The issue of cochlear implantation in deaf children with associated disabilities is an emerging subject. Currently, there is no consensus on whether to implant children with multiple impairments; moreover, it may be difficult to evaluate these children with standard tests pre- or post-implantation. In addition, these children often have poor speech perception and language skills, making assessment more difficult. Despite these factors, these children often receive important benefits in daily life, with an overall improvement in quality of life. In the present study, post-implant outcomes of 23 profoundly deaf children with neuropsychiatric disorders were analysed, using objective measures of speech perception, and a questionnaire administered to the parents, aimed at evaluating the benefits in daily life after implantation. The results were quite variable, but overall positive, in terms of speech perception, communication abilities, and improvement in quality of life. The findings add an additional piece of evidence to support the effectiveness of cochlear implantation in these special cases.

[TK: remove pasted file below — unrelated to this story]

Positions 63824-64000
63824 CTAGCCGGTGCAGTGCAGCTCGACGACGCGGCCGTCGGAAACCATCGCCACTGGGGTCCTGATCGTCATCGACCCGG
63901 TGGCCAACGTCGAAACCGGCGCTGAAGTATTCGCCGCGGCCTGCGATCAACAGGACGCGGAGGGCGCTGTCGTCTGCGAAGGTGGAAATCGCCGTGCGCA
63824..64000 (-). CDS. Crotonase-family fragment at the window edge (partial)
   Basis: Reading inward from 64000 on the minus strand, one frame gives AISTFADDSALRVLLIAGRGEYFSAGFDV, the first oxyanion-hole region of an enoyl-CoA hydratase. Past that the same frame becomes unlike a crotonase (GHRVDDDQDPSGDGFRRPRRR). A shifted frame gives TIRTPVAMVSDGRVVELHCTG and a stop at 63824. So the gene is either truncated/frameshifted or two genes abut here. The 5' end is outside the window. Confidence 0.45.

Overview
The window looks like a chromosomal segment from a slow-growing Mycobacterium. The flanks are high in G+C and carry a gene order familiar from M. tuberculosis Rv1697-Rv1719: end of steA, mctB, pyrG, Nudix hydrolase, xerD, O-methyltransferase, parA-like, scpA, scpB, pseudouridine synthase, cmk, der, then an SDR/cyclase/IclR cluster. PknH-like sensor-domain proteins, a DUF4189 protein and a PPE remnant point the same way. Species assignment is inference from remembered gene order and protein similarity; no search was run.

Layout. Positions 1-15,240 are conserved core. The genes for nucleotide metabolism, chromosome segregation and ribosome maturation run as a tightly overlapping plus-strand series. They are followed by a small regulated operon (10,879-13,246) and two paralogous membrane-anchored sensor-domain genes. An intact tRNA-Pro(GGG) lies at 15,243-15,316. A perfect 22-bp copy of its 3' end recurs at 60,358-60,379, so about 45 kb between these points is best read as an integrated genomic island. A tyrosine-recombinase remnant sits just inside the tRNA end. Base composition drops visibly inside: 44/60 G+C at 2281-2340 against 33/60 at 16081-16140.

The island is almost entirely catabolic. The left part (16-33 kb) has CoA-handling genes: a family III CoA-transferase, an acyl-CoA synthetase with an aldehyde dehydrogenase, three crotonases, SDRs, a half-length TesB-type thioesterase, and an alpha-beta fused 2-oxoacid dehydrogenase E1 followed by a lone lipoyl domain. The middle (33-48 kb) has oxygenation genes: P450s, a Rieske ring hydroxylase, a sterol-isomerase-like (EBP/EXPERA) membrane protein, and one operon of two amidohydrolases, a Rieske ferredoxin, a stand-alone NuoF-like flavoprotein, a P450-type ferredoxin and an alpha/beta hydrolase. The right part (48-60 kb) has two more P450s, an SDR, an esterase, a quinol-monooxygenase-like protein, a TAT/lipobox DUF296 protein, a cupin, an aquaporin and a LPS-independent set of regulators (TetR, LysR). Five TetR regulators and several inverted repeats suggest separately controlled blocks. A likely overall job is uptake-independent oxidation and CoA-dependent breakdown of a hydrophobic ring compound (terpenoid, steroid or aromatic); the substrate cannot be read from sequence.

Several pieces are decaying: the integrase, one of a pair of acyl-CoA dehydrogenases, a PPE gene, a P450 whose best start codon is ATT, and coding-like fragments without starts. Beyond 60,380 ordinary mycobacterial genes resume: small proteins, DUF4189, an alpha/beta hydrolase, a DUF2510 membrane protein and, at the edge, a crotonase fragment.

Cochlear implantation in deaf children with associated disabilities: Challenges and outcomes / Stefano, Berrettini; Francesca, Forli; Genovese, Elisabetta; Rosamaria, Santarelli; Edoardo, Arslan; Anna Maria, Chilosi; Paola, Cipriani. - In: INTERNATIONAL JOURNAL OF AUDIOLOGY. - ISSN 1499-2027. - STAMPA. - 47:4(2008), pp. 199-208. [10.1080/14992020701870197]